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Formally, Witt symmetric functions $w_n(x_1,x_2,...)$ ($n\geqslant1$) can be defined by $$ \prod_n(1-w_nt^n)=1+\sum_k(-1)^ke_kt^k=\prod_j(1-x_jt), $$ where $e_k(x_1,x_2,...)$ are the elementary symmetric functions.

Taken literally, if the series in the middle or the product on the right converges in some area giving an analytic function $f(t)$ with zeros $r_j=1/x_j$ (or maybe even both converge and give the same function), the above equality makes one expect that to this function in some sense corresponds another one, with zeros in vertices of regular $n$-gons inscribed in circles of radii $|w_n(x_1,x_2,...)|^{-\frac1n}$ centered at the origin. Maybe even in some cases these functions may coincide.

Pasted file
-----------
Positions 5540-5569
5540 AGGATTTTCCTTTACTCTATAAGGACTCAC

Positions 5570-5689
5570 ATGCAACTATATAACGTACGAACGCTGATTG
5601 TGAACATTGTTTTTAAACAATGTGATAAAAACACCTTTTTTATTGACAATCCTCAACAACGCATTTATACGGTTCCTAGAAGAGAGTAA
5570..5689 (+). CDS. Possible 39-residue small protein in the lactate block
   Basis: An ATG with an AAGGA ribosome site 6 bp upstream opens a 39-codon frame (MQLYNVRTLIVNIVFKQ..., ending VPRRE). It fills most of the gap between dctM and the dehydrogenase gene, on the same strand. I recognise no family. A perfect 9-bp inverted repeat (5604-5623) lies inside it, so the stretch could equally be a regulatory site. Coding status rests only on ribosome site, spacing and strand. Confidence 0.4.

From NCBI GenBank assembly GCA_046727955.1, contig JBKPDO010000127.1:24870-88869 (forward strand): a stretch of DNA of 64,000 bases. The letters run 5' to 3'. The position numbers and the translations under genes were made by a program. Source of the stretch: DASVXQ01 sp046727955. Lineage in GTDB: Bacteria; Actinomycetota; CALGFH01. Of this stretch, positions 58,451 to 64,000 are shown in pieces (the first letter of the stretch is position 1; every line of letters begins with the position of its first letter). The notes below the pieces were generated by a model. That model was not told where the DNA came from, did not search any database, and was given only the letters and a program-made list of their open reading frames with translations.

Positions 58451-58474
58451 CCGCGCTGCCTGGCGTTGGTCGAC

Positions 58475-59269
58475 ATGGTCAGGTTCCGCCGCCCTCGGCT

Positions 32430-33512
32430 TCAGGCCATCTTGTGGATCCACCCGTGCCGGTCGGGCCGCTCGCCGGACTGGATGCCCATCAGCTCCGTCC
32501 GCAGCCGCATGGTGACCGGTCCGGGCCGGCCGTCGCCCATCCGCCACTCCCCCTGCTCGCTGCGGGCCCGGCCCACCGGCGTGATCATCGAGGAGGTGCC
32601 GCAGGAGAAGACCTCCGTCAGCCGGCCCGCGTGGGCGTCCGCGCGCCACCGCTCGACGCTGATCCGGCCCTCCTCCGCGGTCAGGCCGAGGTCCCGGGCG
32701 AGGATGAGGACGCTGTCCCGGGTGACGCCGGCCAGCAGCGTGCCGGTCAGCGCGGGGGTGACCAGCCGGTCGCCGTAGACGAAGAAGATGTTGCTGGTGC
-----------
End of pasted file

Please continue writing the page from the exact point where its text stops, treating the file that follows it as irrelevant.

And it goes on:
Can this actually happen? Does the above formal equality correspond to some analytic fact when the zeros just cannot coincide?

Let us consider a concrete example, $x_j=\frac1{j^2}$, $f(t)=\frac{\sin(\pi z)}{\pi z}$ (where $z^2=t$). What does one obtain on the left?

Found later

In "On symmetric functions related to Witt vectors and the free Lie algebra" Reutenauer states Schur positivity conjecture for Witt symmetric functions (later solved by several people); as a consequence, the numbers $d_n$ determined by $$ e^{-t}=\prod_{n\geqslant1}(1+\frac{d_n}{n!}t^n) $$ come out integers, positive for $n>1$, being degrees of representations of symmetric groups corresponding to $-w_n$. These numbers begin $-1$, $1$, $2$, $9$, $24$, $130$, $720$, $8505$, $35840$, $412776$, $3628800$,... (sequence A006973 on OEIS); for $n$ prime, $d_n=(n-1)!$, but I could not find any explicit expression for general $n$. So another (not quite particular case but still obviously closely related) question - where does the product converge, and where does it actually give $e^{-t}$?

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